- Myth 1: The PMP exam is too difficult to pass.Fact: While the exam is challenging, with proper preparation and study, you can increase your chances of success.
- Myth 2: You need extensive project management experience to take the PMP exam.Fact: While project management experience is a requirement for the PMP certification, the exam is designed to assess your knowledge across various project management domains.
- Myth 3: The PMP exam requires memorization of the PMBOK® guide.Fact: While the PMBOK® guide is a valuable resource, the exam tests your understanding and application of project management concepts rather than rote memorization.
- Myth 4: You must answer all questions correctly to pass the PMP exam.Fact: The PMP exam follows a scoring system based on proficiency levels, and you can pass even if you don’t answer every question correctly.
Preparing for the PMP Certification Exam
To increase your chances of success in the PMP certification exam, consider the following tips:
- Thoroughly review the PMBOK® guide: The PMBOK® guide is a primary reference for the exam, so make sure you understand its concepts and processes.
- Utilize PMP exam prep resources: Use reputable study materials, practice exams, and online courses to familiarize yourself with the exam format and content.
- Create a study plan: Develop a study schedule that allows you to cover all exam domains and topics effectively.
- Join a study group or seek a mentor: Engaging with fellow PMP aspirants or experienced professionals can provide additional support and insights.
- Take practice exams: Practice exams simulate the real exam environment and help you assess your readiness and identify areas for improvement.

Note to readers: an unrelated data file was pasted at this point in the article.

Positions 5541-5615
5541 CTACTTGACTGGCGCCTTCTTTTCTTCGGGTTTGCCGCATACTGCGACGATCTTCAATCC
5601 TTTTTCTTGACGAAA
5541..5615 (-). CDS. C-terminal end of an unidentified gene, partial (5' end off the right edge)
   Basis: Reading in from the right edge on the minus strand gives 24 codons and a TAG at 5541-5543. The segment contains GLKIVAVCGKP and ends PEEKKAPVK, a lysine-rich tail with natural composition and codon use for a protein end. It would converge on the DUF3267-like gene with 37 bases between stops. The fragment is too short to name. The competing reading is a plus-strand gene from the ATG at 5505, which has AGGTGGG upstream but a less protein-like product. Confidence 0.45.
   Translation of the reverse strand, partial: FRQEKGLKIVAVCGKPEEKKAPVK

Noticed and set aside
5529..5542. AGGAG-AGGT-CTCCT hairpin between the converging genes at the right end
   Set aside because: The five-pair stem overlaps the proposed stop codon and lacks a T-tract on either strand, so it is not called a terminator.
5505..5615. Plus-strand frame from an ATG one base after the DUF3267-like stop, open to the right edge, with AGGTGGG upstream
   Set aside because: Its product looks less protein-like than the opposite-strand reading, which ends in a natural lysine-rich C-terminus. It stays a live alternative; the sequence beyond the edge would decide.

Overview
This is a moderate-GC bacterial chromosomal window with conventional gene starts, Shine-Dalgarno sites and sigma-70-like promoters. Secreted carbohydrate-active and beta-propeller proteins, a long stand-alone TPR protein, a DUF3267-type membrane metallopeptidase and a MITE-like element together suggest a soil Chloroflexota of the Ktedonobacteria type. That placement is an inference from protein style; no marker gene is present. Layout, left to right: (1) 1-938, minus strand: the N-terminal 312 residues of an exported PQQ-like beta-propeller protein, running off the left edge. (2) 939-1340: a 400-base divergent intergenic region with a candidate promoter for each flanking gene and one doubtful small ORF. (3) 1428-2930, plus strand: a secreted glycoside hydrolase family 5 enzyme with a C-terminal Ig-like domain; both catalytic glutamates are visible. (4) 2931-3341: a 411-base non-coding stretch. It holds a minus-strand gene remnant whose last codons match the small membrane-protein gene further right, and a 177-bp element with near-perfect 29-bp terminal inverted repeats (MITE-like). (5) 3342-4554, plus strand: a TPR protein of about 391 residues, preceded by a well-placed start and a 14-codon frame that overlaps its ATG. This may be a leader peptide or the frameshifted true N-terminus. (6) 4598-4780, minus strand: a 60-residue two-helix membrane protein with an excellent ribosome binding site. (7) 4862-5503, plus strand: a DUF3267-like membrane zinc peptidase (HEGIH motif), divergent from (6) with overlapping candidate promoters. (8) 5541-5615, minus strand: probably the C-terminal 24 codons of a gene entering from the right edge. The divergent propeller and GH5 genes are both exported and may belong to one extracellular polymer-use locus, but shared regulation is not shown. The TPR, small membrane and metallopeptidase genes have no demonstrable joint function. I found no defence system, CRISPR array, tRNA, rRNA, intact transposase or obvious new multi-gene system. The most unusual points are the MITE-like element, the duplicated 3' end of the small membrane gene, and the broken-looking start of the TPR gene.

- Review and analyze your mistakes: Learn from your practice exam results and focus on areas where you need further study.
Sign-up for a 7-day free trial! Try the first two modules of Brain Sensei’s story-based PMP and CAPM Exam Prep courses and a mini practice exam and see how it all works
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Try the first two modules of Brain Sensei’s story-based PMP and CAPM Exam Prep courses and a mini practice exam and see how it all works
The PMP certification exam is a significant milestone for project management professionals. By understanding the facts, debunking myths, and familiarizing yourself with the PMP passing score, you can approach the exam with confidence. Remember to invest ample time and effort in exam preparation, utilizing reputable study materials and practice exams. With dedication and a well-rounded study plan, you can position yourself for success and earn the prestigious PMP certification.